A very low calorie diet (VLCD) is a clinically supervised diet plan that involves eating about 800 calories a day or fewer.
The diet usually involves replacing normal food with low-calorie shakes, soups, bars, or porridge containing milk.
VLCDs are typically for adults who are obese – defined as having a BMI over 30 – but should not be the first option to manage obesity.
These diets should only be followed under medical supervision for a maximum of 12 weeks continuously, or intermittently with a low-calorie diet – for example, for two to four days a week.
Most people who want to lose weight do not need to follow a very low calorie diet.
VLCDs are hard to follow
VLCDs may not be nutritionally complete and provide far fewer calories than most people need to maintain a healthy weight.
A daily limit of 800kcal is about a third of the average energy needs for a man (2,500kcal) and half needed for a woman (2,000kcal).
It is not an easy diet to follow. Apart from feeling hungry and low on energy, other side effects can include:
- dry mouth
- constipation or diarrhoea
- hair thinning
While VLCDs can lead to short-term weight loss, most people tend to put the weight back on gradually after coming off the diet.
VLCDs are not a long-term weight management strategy and should only be used as part of a wider weight management plan.
VLCDs aren't suitable for most people
VLCDs aren't routinely recommended unless a patient has a medical need, such as needing to lose weight:
- for surgery
- to help manage a health condition, such as diabetes
- to prepare for fertility treatment
However, a range of VLCD plans are available from the private sector for people – typically with a BMI over 30 – struggling to lose weight.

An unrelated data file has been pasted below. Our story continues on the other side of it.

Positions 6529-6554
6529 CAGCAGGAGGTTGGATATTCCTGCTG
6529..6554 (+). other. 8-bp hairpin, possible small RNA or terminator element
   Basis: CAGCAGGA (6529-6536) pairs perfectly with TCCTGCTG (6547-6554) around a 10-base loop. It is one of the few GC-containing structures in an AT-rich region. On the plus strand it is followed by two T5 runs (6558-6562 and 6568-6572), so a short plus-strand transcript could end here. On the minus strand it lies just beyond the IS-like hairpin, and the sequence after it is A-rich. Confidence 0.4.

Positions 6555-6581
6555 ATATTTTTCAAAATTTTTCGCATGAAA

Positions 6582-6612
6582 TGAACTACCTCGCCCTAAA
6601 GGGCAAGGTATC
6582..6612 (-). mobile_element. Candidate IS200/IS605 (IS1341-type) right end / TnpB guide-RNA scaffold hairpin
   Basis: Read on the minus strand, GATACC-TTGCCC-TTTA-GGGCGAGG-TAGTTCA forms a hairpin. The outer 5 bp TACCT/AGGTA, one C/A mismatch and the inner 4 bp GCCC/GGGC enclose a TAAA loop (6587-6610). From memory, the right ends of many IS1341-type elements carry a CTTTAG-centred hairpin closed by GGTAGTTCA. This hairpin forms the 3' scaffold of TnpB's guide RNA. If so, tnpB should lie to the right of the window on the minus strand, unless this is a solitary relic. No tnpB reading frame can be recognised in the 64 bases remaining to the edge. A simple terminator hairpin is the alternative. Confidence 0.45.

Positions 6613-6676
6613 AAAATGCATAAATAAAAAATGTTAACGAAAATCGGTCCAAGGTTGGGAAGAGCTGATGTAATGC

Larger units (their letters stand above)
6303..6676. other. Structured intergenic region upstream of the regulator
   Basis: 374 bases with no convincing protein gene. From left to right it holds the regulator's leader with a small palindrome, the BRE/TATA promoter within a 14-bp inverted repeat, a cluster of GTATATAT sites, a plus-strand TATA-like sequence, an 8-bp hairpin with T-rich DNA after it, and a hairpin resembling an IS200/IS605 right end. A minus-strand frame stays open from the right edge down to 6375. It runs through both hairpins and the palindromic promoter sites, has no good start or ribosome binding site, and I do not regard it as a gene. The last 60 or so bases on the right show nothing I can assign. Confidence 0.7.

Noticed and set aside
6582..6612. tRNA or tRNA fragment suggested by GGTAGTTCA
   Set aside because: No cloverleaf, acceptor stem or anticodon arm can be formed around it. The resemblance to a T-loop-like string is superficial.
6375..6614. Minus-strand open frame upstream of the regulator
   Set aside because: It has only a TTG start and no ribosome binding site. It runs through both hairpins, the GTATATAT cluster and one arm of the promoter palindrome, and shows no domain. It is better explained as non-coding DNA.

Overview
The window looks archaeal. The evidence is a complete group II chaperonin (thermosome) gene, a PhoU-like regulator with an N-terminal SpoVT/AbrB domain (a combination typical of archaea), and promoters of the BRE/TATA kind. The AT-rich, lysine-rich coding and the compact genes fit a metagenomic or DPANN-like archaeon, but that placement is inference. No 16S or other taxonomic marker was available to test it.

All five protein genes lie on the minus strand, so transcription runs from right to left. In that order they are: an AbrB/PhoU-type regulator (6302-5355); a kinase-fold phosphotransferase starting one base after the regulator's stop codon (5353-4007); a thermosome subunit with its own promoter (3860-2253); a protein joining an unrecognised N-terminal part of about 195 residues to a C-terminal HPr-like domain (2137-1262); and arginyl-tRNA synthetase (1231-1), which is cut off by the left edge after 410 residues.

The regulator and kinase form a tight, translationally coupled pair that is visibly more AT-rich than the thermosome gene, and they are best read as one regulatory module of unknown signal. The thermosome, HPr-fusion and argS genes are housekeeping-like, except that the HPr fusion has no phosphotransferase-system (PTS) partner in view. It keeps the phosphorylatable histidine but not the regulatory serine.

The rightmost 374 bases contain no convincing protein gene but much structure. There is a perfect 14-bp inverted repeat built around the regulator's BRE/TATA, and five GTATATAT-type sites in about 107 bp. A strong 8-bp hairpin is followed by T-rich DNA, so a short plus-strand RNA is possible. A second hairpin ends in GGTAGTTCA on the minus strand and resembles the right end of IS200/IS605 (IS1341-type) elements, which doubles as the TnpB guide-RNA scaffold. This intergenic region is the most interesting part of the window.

The replacement foods are designed to contain all the nutrients the body needs, while providing 800 calories a day or fewer.
Is a VLCD right for me?
Before you begin a VLCD, see your doctor to make sure it's the right choice for you.
VLCDs are the most restrictive form of dieting, severely reducing calorie intake, so medical supervision is important.
A VLCD may be right for you if all three of the following apply:
- You've already made healthy changes to your diet and level of physical activity.
- You're still classed as obese (your BMI is 30 or over).
- You're no longer losing weight.
VLCDs are not recommended for pregnant or breastfeeding women. Find out more about healthy eating in pregnancy .
VLCDs are not suitable for children and people with certain health conditions, such as eating disorders.
They should only be a last resort option and followed under the correct supervision.
If your doctor agrees that a VLCD is a good idea, the next step is to find a good provider of a VLCD. Your doctor may be able to help with this, too.
You may also be interested in:
- How to diet
- NHS Choices weight loss plan
- Should you lose weight fast?